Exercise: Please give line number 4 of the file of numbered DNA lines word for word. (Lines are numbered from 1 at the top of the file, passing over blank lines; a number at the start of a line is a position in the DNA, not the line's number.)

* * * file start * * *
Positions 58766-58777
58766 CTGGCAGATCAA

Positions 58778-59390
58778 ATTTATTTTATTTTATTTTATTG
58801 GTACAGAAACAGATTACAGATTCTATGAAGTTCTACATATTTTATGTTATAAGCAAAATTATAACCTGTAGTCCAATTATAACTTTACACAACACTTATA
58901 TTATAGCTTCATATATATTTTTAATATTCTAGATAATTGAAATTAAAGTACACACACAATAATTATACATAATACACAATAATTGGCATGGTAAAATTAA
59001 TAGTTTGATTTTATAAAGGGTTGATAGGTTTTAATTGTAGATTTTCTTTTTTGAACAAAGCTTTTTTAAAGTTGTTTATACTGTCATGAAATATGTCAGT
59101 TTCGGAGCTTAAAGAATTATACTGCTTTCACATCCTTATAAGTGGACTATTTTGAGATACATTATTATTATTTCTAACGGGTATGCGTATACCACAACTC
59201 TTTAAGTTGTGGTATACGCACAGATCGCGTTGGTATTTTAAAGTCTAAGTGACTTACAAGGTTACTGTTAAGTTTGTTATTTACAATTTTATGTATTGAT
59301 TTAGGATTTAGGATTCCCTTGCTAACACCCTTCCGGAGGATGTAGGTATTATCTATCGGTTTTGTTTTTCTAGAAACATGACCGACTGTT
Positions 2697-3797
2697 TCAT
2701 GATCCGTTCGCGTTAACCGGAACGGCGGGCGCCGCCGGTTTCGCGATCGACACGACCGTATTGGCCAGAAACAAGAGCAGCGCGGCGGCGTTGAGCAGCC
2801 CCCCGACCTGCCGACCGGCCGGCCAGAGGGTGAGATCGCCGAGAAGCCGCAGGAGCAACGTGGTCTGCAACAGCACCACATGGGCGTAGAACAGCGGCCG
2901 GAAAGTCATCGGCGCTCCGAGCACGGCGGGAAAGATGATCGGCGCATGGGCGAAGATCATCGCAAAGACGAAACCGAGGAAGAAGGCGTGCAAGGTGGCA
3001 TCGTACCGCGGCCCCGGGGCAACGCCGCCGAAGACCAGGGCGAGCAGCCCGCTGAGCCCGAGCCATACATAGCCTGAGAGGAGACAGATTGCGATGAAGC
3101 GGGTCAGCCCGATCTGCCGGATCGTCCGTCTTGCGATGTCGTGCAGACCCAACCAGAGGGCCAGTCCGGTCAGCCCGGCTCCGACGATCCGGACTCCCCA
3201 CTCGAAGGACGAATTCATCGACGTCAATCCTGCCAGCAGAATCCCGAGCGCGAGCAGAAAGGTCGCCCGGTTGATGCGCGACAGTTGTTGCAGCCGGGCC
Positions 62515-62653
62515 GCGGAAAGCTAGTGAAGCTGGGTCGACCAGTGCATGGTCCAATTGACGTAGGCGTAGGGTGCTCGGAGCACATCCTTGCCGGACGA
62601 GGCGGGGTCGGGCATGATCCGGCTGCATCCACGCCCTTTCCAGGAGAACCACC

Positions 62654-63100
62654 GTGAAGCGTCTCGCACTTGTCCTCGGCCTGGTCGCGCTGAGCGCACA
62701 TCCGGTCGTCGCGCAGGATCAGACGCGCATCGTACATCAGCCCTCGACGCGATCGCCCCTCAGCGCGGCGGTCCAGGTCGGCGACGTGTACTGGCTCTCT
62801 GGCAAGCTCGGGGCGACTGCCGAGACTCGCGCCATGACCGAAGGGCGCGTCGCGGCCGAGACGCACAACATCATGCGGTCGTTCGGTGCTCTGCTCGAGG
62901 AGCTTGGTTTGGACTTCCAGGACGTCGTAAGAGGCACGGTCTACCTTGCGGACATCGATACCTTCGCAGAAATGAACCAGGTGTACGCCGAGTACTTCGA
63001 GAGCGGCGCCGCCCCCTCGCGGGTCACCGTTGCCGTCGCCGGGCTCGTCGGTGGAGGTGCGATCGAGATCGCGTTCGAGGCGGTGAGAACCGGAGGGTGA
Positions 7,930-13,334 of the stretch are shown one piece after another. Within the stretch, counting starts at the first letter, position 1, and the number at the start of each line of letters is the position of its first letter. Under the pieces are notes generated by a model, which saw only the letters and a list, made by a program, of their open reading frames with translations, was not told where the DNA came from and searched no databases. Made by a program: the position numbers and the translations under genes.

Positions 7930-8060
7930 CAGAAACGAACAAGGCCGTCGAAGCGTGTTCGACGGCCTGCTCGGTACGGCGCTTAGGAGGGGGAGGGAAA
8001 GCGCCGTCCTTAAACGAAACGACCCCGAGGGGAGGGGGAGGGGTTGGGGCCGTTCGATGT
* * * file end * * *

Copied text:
58778 ATTTATTTTATTTTATTTTATTG